[ITALIAN PRINTS AND DRAWINGS AT THE BRITISH MUSEUM.] [We gladly welcome this appreciation by a Hungarian artist of the complementary Italian Exhibition at the British Museum.—ED. Spectator.] WHILE the Italian Exhibition at Burlington House goes on attracting a never-ebbing multitude of visitors; even the " news value " created by a bomb has failed to attract many persons' to the small but very select exhibition of old Italian prints and drawings in the Prhit Room of the British Muieum. The one completes the other, this little exhibition showing rare treasures of old Italian art which the Museum by Act of Parliament is prohibited from lending out • • in fact a mar- vellous addition to that grand and justly adinired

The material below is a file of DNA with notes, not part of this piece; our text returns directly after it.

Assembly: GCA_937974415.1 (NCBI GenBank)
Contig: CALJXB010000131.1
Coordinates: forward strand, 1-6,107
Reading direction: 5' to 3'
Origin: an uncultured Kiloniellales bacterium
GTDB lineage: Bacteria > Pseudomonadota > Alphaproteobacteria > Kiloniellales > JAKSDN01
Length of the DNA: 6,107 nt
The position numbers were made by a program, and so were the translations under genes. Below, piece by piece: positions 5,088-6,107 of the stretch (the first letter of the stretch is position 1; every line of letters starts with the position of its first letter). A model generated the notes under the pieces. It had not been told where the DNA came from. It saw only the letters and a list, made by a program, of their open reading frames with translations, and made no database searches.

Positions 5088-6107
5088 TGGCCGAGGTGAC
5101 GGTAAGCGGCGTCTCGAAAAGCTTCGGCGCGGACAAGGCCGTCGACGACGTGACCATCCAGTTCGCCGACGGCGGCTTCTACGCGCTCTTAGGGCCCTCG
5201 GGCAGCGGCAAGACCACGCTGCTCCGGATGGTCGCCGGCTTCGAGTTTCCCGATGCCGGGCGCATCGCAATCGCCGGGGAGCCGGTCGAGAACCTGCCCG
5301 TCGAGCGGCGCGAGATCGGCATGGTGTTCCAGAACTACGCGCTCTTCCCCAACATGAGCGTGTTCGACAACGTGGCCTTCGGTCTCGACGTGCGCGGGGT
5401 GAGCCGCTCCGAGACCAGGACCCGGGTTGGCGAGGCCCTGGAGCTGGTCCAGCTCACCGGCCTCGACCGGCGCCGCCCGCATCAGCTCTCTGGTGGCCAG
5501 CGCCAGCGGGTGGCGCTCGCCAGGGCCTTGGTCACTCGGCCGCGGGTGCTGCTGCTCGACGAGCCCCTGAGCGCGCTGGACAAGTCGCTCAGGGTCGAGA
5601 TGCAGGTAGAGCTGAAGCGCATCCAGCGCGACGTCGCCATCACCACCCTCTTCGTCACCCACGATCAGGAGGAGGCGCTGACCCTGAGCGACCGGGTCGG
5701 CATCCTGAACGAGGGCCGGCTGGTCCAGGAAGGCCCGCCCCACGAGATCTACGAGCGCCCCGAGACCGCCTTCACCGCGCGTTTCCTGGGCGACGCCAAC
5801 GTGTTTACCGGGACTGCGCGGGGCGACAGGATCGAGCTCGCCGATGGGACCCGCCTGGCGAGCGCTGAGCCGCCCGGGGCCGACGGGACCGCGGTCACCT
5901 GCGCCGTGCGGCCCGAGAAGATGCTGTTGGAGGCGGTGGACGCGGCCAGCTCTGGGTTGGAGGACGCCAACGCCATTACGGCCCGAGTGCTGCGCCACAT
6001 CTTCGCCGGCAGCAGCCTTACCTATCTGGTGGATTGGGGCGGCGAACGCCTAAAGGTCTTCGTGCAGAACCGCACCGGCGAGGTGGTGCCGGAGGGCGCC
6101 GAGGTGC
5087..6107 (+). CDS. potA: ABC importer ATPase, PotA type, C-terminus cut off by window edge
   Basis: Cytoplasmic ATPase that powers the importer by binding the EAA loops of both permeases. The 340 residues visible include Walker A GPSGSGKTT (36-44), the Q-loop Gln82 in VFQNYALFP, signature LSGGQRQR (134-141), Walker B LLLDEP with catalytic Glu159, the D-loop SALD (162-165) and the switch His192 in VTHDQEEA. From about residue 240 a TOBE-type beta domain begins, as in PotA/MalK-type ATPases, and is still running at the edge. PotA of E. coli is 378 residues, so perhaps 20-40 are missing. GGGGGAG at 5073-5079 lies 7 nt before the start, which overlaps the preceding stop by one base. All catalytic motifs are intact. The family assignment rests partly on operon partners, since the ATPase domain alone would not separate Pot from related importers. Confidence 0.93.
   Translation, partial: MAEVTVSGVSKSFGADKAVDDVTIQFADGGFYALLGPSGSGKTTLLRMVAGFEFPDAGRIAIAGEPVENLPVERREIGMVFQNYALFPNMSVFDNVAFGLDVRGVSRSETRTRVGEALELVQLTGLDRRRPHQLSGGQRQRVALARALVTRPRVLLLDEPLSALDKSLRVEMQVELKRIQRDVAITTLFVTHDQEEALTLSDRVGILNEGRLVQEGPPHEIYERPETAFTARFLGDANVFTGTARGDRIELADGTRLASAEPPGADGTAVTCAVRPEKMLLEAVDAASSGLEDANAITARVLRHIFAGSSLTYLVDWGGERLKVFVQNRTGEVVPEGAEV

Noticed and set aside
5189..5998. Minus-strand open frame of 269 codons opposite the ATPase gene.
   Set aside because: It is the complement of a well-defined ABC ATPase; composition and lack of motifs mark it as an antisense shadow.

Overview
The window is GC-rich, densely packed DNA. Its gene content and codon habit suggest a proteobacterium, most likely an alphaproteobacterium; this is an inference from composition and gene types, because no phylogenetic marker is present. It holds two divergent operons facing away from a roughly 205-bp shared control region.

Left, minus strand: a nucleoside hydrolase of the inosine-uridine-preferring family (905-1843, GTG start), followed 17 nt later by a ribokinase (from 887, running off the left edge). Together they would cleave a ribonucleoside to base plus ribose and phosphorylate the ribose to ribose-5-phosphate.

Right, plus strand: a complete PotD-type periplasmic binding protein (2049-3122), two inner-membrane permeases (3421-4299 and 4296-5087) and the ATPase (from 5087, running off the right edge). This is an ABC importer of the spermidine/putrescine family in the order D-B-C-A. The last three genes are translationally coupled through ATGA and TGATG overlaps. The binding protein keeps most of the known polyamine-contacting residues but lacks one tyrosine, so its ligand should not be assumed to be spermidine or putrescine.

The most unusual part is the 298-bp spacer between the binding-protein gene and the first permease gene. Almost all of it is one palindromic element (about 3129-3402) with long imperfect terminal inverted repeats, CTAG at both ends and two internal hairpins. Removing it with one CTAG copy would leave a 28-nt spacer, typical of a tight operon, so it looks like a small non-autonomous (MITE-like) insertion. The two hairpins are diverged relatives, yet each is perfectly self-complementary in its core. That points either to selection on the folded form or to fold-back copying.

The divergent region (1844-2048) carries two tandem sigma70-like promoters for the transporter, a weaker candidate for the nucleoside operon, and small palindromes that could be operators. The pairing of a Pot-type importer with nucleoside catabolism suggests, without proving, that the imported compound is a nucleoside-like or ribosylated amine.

The reasons- for the disproportion of the public interest are fairly clear. First of all, the exhibits of the British Museum are not loans from far-off • and in a great part inaccessible places ; they are permanently. at the Museum (safely stowed away. on the shelves of the Reading Room adjoining the Print Room), and anyone who will take the trouble to apply for per- mission can see them there any time. He never will ; but he could. The second is that except to students. who have some sort of business there, the British Museum unjustly but in fact to a certain degree represents science and not enjoy- ment ; somehow, a musty atmosphere of death and decay, of mummified, old remnants and debris, of learning without pleasure, seems to emanate from these halls, corridors and staircases. And with all our admiration for the Museum we must admit that the general notion is not altogether un- founded ; • we don't quite like-to be reminded of things that we ought to know but don't really—so many odd bits of learning of which the only remaining recollection seems that of dreary, unpleasant honks in that bygone time when we were at school; of the vast labyrinth of drab rooms choke-full of objects of a confusing. variety, with a police corps of often unengaging-looking attendants—these men whose profession is to be literally bored to death (or to retirement)—all this, combined, is more .apt to repel than to. attract. But when, after some meandering, we find ourselves in the Print Room, what a wonderful atmosphere of Italian beauty, what a radiance emanating from the walls where those rare old mas- terpieces are placed ! . . • It is reported of Peter the Great that he offered free brandy to his Russian subjects in the picture exhibitions in order to induce them to visit the cultural institutions which, together With many other things of western fashion, his autocratic will had introduced in his country but did not always succeed in making popular. Now, the British Museum is offering to the public the heavenly nectar of drawings by Michelangelo and prints by the early Italian engravers on metal, from the school of Maso Finiguerra, the Florentine gold and silversmith who, according to tradition, invented the art of engraving, up to Mantegna, &c. The present writer feels that Iffichelangelo on one hand and the very early metal engravers up to Pollaiuolo on the other, are the pre-eminent wonders of this exhibition, although there are other unforgettable jewels, such as the delightful Allegory of Abundance, by Botticelli, the quint- essence of the master's exquisite personality—nothing less, indeed, than an ostentatious show of abundance, merely an abundance of quaint, nervous, feminine grace, instinct with a discreet charm of line which is expressive as well as decora- tive and gives an indeed so perfect ensemble of style that even the incredible, impOssible length of the arm of the flimsily draped youthful woman leading a nude boy by the hands seems to us something impossible to be imagined otherwise. The quattrocento drawings lead up to Leonardo da Vinci, who is well but not extraordinarily represented ; the collection of Leonardo drawings in the Royal Academy, from Windsor Castle and elsewhere, is incomparably more important. These here are mostly mere sketches—admirable ones, it is true, brief glimpses into the intimate and intricate workings of this curious and superior mind. Among the numerous drawings by Raphael there are one or two really beautiful, made on pink prepared paper with a silver pencil.